Dear Dr. Fringe, is time travel possible?
That depends on what you mean by ‘time travel’!
According to Einstein’s theory of relativity, time is relative to the observer or object experiencing it. For instance, if you were to set two clocks at exactly the same time here on Earth, and then you were to send one of those clocks into orbit, the clock in space would be slightly ahead of the clock on Earth. This is because the force of gravity, being larger when closer to the Earth, actually has an effect on the passage of time.
The phenomena itself is known as time-dilation, a very real, very important fact of the universe. For example, all of our GPS satellites are required to account for this difference in time. If they did not, their locations would eventually be incorrect, and anyone using a GPS would eventually find themselves lost!
Remember that scene from the blockbuster film Interstellar? When the team of astronauts arrive on the planet near the supermassive black hole ‘Gargantua’? This was the reason why an hour on that alien planet was seven years back on Earth–the immense gravitational influence of Gargantuan was warping space-time itself!
So yes, in a sense, time travel is sort of possible, but not in the way that you’re probably wondering.
As for traveling back in time (Like you see in movies like The Time Machine) some scientists believe it may be possible if a hypothetical “negative mass” exists. As physicist Ethan Seigel describes in his article for Forbes, if some advanced civilization in the far future were to accumulate enough positive energy to bend space-time in one direction with a supermassive black hole, and then do the same but with negative energy (thereby bending space-time in the opposite direction), they could bring the two opposing, supermassive black holes together to create a quantum wormhole. These wormholes, according to American theoretical physicist Kip Thorne and his colleagues, could hypothetically allow for the creation of Closed Time-like Curves (CTC’s), the experience of which is effectively described in the Stanford Encyclopedia of Philosophy:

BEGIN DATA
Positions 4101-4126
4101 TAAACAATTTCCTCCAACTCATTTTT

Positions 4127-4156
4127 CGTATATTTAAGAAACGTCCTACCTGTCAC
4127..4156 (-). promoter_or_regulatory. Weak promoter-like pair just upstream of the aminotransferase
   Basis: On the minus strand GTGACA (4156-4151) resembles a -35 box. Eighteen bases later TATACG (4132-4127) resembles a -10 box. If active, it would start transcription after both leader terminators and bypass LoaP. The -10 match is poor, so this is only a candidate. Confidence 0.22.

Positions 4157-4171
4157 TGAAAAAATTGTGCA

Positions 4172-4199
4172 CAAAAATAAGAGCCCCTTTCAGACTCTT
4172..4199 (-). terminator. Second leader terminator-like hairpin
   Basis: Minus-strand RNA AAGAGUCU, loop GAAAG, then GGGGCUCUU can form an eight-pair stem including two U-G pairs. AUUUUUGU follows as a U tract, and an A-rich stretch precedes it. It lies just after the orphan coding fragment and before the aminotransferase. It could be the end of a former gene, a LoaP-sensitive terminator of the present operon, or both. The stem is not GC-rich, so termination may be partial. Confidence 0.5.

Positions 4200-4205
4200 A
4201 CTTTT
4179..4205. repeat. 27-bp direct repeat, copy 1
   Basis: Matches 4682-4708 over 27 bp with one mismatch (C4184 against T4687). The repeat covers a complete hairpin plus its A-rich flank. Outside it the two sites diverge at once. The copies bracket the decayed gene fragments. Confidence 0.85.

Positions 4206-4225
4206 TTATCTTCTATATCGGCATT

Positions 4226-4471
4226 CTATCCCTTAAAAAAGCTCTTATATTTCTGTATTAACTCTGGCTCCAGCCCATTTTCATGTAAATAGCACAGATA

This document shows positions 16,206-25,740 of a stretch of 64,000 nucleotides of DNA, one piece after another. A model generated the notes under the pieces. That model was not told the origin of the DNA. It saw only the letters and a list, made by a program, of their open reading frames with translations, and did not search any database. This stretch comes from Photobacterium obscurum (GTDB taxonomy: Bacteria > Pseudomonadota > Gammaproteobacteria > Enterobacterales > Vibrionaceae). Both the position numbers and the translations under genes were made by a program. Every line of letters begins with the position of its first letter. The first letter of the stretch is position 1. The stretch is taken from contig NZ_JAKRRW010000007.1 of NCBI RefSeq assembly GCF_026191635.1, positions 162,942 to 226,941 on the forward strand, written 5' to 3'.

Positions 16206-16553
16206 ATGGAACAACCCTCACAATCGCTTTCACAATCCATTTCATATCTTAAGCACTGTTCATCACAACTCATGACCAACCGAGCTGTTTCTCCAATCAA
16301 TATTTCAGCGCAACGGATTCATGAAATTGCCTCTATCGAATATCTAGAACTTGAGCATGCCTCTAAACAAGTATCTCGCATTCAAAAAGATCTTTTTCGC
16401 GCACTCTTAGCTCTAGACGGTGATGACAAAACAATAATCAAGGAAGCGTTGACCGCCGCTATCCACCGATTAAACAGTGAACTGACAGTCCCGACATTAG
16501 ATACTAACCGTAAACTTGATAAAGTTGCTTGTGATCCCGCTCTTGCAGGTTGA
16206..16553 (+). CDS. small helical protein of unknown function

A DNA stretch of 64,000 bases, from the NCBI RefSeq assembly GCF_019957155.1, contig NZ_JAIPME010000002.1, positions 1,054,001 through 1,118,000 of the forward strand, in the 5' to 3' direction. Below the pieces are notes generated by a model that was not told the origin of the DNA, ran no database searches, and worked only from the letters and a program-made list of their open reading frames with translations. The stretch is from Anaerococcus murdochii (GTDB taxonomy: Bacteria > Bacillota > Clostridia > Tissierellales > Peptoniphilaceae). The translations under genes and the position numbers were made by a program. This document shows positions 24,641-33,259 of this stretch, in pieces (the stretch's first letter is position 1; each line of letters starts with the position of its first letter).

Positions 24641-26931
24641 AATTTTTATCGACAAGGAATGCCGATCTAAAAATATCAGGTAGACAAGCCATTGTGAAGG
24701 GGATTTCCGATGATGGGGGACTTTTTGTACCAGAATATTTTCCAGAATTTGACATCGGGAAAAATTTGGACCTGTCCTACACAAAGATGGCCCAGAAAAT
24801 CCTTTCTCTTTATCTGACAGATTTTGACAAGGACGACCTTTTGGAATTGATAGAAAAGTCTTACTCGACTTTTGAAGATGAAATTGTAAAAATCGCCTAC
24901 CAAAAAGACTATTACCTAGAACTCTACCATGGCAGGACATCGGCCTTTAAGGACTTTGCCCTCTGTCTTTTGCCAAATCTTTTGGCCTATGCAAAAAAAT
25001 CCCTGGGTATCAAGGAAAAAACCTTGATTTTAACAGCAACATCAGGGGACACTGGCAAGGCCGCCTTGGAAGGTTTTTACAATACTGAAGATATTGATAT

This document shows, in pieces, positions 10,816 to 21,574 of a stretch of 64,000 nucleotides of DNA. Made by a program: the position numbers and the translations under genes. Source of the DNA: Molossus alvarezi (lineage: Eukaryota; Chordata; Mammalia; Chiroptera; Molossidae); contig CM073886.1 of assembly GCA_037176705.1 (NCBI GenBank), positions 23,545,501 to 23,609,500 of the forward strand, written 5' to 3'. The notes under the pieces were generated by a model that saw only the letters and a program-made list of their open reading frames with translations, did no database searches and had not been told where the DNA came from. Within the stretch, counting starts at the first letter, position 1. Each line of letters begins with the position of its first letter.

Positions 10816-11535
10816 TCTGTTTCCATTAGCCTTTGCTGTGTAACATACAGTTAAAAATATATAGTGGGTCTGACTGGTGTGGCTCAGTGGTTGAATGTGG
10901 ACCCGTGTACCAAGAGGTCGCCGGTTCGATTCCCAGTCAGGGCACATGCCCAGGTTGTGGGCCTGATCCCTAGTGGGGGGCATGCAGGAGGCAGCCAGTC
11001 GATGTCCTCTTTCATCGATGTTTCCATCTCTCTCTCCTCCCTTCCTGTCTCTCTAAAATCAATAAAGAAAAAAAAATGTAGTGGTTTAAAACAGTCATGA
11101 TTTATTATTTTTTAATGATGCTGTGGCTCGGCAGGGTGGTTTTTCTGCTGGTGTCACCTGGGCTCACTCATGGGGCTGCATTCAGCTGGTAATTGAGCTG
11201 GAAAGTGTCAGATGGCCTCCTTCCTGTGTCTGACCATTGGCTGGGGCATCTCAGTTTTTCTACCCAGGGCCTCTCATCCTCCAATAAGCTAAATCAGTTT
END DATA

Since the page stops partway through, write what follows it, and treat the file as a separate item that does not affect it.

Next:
“A CTC can be thought of as the world line of some possible observer whose life history is linearly ordered in the small but not in the large: the observer has a consistent experience of the “next moment,” and the “next,” etc., but eventually the “next moment” brings her back to whatever event she regards as the starting point.”
Another highly hypothetical means of time travel was proposed by American astronomer Frank Tipler in 1974. Tipler suggested that if one could accumulate a material that is at least ten times the mass of our sun, then roll that material into a thin cylinder shape that is infinitely long and spin it at least a few billion revolutions per minute, one could, within the parameters of the theory of relativity, create a time machine that does not require negative mass. The vehicle that would enter this time machine would have to follow a carefully planned spiral trajectory along the surface of the cylinder to enter the very same CTC as described by Thorne; they could then effectively go back in time by as much as billions of years.
So, within the realm of hypothetical possibilities and borderline impossibilities, time-travel is perhaps possible! Unfortunately, this won’t be happening within any of our lifetimes. The amount of energy, resources, and time required to build any such device is far beyond any of humanity’s current capabilities.